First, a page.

We heard this morning of the purchase of a painting for $650,000. If even that small amount of money were put into the loan situation it would save the State repayments of about $50,000 a year in interest. At present that has to be repaid by the average citizen. It is a question of priorities, of where you look to place your resources and how you decide these things should be done. Sydney has a very comprehensive plan for the provision of water and sewerage services, particularly sewerage services. It was drawn up 4 years ago by the Metropolitan Water Sewerage and Drainage Board and envisages the complete sewering of Sydney by 1982. The setting up of this enormous undertaking required a lot of forward planning involving consultants and the lining up of contractors as well as appropriate decisions about inflationary rates.

In the implementation of this plan in the first 2 years of the Federal Labor Government it was found that materials and labour could not be obtained. Now that materials are available they cannot get the financial backing necessary. They certainly cannot afford to borrow large amounts of money at a bond rate of 8.5 per cent. Plans have been prepared for primary, secondary and tertiary treatment works that are so badly needed in Sydney, together with surface treatment works, submarine outfalls for the coastal areas and complete treatment works for inland areas. Some inland parts of Sydney already have treatment works in operation. At St Mary's the treatment works is providing effluent of a higher quality than the water into which it is flowing, determined by the biological oxygen demand as the measure of the worth of the water. New South Wales has a very good program for the next 8 years if only we can get money on reasonable and just terms.

I am informed, as Senator Carrick said in his speech, that our Metropolitan Water Sewerage and Drainage Board as at 30 June last had an indebtedness total for loans and advances of $855,741,166. All that amount has to be serviced every year by the householders of Sydney. If the Government is going to help with sewerage works let it provide some real money. Let it make some grants. Let it give that kind of money that will enable capital works to proceed without adding to our load. We are already in enough trouble. Senator Carrick has made a number of positive suggestions and I want to second them. We should have a program which we know will extend over 3, 5 or 10 years so that our appropriate boards can plan ahead, so that they can work out in advance what their needs will be and set up a coherent program.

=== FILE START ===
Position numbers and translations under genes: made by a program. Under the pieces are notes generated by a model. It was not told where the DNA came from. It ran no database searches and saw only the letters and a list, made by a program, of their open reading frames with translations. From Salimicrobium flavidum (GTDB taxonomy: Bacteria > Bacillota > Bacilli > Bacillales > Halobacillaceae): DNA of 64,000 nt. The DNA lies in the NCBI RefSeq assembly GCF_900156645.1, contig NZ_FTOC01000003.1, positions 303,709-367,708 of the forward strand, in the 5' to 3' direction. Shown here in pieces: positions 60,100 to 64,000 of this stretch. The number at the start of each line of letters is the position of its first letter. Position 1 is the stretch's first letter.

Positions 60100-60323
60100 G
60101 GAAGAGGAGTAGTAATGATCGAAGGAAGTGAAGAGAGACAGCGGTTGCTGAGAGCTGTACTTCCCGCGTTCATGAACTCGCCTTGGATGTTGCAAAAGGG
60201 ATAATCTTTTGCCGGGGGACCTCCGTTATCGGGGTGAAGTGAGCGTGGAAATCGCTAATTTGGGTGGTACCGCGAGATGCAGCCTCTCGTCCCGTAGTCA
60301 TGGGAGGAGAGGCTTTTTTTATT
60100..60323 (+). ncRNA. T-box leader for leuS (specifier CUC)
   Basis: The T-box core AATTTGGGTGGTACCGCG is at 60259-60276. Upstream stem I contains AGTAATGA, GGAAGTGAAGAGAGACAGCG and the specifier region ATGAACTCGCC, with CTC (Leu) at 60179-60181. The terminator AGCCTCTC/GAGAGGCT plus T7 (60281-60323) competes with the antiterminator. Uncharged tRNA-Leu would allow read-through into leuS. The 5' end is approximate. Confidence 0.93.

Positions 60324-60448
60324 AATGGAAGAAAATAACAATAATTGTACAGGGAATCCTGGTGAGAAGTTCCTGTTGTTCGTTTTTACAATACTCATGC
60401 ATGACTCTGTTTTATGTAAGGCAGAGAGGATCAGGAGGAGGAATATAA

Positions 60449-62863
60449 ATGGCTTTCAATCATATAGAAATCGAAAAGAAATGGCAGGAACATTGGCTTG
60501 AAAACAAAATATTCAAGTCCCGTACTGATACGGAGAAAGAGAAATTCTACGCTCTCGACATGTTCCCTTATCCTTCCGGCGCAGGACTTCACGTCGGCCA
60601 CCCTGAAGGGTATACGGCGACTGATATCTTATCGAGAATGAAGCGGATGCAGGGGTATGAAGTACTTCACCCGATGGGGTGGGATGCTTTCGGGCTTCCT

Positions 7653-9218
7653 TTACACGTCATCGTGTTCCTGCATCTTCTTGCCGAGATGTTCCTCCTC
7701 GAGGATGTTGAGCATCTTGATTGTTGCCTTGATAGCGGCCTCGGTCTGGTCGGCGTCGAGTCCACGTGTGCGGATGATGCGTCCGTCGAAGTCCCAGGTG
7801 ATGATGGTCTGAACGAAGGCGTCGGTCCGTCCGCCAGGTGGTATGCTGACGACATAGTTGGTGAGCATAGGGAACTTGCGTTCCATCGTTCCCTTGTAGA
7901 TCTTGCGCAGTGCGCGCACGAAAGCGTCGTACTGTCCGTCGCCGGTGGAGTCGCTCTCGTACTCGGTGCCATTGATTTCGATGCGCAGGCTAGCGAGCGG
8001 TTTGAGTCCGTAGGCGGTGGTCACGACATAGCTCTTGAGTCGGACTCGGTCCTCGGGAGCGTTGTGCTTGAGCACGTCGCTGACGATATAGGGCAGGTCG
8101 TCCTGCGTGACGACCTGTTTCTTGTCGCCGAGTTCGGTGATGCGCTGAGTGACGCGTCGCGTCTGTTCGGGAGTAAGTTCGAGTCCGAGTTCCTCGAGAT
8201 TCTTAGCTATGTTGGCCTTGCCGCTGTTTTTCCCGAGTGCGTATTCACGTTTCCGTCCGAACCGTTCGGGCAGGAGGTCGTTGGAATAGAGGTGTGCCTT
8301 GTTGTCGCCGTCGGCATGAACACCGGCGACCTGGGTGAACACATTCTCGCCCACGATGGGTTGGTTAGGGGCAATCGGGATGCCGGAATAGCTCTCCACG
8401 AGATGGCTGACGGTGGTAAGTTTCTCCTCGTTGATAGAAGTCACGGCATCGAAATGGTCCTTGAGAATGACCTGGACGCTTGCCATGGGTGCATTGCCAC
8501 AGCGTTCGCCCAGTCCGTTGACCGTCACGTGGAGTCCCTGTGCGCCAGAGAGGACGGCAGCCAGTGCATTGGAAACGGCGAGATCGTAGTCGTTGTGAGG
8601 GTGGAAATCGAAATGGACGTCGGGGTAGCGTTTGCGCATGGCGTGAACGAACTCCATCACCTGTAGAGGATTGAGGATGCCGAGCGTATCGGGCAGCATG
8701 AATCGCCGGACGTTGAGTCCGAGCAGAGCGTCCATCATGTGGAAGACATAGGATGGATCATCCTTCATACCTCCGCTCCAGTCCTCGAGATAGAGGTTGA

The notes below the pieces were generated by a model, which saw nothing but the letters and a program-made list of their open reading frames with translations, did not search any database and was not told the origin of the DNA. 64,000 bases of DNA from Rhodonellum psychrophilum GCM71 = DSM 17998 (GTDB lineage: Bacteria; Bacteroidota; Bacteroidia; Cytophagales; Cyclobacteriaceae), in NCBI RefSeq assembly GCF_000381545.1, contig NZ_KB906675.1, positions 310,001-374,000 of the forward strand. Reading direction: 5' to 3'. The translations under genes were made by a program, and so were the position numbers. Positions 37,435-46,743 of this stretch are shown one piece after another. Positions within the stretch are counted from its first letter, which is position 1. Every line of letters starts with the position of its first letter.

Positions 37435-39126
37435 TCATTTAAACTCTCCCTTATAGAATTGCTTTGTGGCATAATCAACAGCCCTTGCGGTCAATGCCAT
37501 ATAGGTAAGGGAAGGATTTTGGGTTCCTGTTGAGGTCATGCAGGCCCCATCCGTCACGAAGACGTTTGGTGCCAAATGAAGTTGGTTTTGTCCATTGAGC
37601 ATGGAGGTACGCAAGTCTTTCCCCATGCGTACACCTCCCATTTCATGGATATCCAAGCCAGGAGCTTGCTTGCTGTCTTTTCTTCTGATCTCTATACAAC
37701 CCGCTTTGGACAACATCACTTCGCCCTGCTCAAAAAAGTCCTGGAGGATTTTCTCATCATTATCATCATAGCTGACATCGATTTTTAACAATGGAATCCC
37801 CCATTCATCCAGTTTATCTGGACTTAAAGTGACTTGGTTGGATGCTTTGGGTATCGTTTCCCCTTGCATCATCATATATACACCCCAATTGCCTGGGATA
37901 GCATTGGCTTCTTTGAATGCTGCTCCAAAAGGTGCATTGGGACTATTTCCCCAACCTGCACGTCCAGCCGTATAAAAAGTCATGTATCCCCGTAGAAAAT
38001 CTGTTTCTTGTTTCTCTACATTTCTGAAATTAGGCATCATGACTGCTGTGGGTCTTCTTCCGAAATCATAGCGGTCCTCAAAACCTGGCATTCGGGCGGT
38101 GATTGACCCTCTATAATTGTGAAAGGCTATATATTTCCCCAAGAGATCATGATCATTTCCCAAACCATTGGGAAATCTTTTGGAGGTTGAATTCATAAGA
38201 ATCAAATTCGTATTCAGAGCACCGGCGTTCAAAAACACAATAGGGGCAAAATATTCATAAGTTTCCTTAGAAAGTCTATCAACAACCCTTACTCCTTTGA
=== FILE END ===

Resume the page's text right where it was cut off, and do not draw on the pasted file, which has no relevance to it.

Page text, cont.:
We want non-repayable grants and a program similar to the one undertaken by Mr Gorton to reduce the debt burden at present falling on semi-government bodies. Let us not forget that they bear 28 per cent of the debt burden at present. It is a disproportionate amount and is unfair to them. In particular I want to address myself to the relief of interest payments and progressive debt redemption. I appeal to the Minister. Anything his Government will do to aid semi-government bodies will be appreciated because it is the ordinary person who pays rates who will benefit in the long term. For every taxpayer's dollar more capital works will be possible when the money is not directed to interest servicing.

The Prime Minister (Mr Whitlam) made a speech in north Queensland 4 days after the Budget was introduced. Speaking to the Australian Labor Party Regional Council he had the effrontery to say: 'Is it centralist to provide the States with record grants for . . . sewerage?' It may or may not be centralist, but the fact is that the Government did not provide grants for sewerage. It is like a money lender putting himself up as the people's friend. It is like a salesman urging someone to buy on hire purchase. If the Government wants to spread election propaganda about grants, let it deliver when the time comes. I would like to conclude by reminding the Senate that on 23 January of this year we received from the Minister for Urban and Regional Development (Mr Uren) an endorsement of what we are saying. In a Press statement released on that date he said:

The Australian Government is concerned about the debt burden accrued by sewerage authorities over the past 20 years. The Government is examining ways progressively to eliminate it.

If Mr Uren and his Government have that concern, if they care about the ability of semigovernment bodies to survive in terms of the function they have to serve, let them do something about it. Let them make a gesture to the States and the semi-government groups. Let them offer grants and take some positive action to reduce the accrued interest load and the indebtedness. We will support any such measures and their program would be a lot more credible if they would take such action.